Ubuntu TV Is A Popular Topic This Week
Phoronix: Ubuntu TV Is A Popular Topic This Week
Last year plans began to surface for Ubuntu TV -- a version of the popular Linux distribution intended to be deployed by television manufacturers -- and during the Ubuntu Developer Summit this week there was much talk about the Ubuntu TV plans...
"They're still trying to define the target screen resolution of Ubuntu TVs."
I'm not excited over Ubuntu 2D going away.
I'm not using it on my high-end gtx 560 monster because my video card can't take 3D. I'm using it because it kills gaming performance like nothing, and I'm dubious about who in Canonical still knows how Compiz really works - when it's having performance issues, crashes, and well - a main dev admitting a public failure on their part on the project.
OpenELEC. If you haven't used it, it's amazing. XBMC provides a beautiful, polished, and easy to use interface which I find far more professional than any integrated TV software I've seen. OpenELEC makes it insanely easy to set up. VDPAU, remote controls, and surround sound basically all come pre-configured and work out of the box...
The only thing I really find lacking is Bluray and Netflix support, neither of which they can really do anything about.
With XBMC and OpenELEC already around, my initial impression of Ubuntu TV is: meh :)
Well you dont need a special distro. You can compile xbmc opdenkamp (pure pvr) or FernetMenta (pvr with xvba support) and combine that with vdr or something else. for vdr you would disable all preinstalled pvr addons and build xvdr for vdr and xbmc. Definitely not impossible to do...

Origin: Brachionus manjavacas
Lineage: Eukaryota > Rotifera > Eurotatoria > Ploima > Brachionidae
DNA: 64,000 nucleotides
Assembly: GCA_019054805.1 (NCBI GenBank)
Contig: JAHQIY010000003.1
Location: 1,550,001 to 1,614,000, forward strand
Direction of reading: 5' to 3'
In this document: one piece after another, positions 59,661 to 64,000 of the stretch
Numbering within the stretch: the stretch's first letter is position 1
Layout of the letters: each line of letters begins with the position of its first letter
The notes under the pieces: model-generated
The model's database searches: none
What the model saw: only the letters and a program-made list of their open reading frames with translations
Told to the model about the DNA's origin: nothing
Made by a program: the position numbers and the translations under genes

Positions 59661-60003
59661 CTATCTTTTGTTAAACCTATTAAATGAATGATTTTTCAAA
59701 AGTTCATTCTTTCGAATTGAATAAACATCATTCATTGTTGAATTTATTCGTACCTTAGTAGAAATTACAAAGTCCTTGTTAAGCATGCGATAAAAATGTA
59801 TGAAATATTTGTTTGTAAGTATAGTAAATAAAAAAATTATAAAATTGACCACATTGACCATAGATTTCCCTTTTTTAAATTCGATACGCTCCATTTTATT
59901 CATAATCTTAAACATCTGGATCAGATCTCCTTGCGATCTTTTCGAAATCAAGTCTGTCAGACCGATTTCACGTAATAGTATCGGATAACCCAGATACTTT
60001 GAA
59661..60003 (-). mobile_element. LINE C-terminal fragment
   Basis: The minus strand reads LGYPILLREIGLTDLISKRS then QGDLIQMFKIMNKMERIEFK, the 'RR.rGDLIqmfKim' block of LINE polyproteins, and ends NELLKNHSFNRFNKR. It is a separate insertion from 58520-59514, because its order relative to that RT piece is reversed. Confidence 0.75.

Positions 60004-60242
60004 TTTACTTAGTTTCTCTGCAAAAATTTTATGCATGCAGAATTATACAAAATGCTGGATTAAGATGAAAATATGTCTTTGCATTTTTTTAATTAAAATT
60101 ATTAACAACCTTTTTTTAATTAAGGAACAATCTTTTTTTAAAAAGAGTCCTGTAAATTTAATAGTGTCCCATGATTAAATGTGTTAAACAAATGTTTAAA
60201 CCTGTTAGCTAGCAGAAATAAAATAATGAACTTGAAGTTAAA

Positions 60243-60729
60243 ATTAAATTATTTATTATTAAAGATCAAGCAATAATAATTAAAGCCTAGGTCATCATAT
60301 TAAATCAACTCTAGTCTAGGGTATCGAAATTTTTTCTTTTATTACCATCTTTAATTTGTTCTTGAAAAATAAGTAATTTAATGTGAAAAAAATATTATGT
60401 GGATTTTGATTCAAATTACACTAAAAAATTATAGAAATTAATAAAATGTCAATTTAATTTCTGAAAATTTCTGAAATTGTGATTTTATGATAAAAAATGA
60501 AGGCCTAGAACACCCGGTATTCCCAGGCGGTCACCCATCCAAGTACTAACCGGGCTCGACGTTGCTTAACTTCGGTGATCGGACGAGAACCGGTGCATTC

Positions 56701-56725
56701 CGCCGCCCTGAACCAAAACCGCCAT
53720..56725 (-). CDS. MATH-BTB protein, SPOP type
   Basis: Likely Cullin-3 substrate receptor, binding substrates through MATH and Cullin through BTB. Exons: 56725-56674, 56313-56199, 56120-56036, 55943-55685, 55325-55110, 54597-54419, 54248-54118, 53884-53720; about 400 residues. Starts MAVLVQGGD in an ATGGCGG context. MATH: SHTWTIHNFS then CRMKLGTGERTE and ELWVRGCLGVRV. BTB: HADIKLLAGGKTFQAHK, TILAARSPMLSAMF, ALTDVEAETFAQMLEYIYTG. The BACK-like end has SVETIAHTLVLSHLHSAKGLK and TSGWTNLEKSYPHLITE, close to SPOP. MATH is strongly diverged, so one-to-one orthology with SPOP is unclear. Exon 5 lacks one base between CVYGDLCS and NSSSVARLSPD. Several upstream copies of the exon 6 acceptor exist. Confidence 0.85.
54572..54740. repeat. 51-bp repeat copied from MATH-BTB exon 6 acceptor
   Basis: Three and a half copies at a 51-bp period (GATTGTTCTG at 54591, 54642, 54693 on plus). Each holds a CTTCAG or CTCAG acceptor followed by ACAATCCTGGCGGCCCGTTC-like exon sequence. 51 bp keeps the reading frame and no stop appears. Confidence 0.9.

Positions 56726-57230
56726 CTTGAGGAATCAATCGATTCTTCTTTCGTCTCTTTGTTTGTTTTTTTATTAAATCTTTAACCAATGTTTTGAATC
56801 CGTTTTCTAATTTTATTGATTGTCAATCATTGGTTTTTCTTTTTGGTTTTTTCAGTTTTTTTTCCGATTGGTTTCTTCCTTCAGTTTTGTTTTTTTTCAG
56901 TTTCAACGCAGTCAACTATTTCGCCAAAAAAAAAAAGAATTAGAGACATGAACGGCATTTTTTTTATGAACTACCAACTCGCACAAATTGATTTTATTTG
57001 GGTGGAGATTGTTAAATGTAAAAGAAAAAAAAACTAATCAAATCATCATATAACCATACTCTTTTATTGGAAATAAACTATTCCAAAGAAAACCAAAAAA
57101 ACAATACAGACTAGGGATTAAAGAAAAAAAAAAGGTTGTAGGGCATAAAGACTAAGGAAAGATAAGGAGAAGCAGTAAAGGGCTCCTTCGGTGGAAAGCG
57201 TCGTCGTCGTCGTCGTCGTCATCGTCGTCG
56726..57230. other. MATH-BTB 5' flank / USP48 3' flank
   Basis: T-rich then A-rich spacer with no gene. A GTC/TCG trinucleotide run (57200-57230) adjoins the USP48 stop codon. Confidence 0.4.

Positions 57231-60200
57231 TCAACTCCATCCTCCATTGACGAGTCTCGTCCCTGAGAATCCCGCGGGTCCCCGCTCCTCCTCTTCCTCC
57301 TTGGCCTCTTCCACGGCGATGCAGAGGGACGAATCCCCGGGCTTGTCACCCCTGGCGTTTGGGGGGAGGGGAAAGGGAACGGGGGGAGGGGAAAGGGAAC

Why another distro?
Yes, why would I need another distro for this?
Why cant I just use Ubuntu with a media center software?
Also, why they try to define a screen resolution to target?
There are TV from 14-100", so do interface with scaleable vector graphics instead.
Do not target a specific screen resolution.
Some years ago 32" TV where was it was, then it was 42", and now its like 46" and 52".
In some years, most TV sold will probably be 60" or larger as prices come down.
Some years ago, 720p was the shit, now its kinda 1080p, but around the corner is 4K (2160p) and next up is 8K.
Scaleable vector graphics FTW!
I suppose what they mean is what minimal resolution to support. Even though in theory vector graphics scale to any resolution, there is a point when certain things become unreadable or unrecognizable when you scale down, and that's where you cut off a minimal resolution during design.
In the relative short term the only product I'm going to purchase is their smartphone. Our computers and TV still have some years of service left. There's not as much 'buzz' about the phone though so I wonder when that's coming out?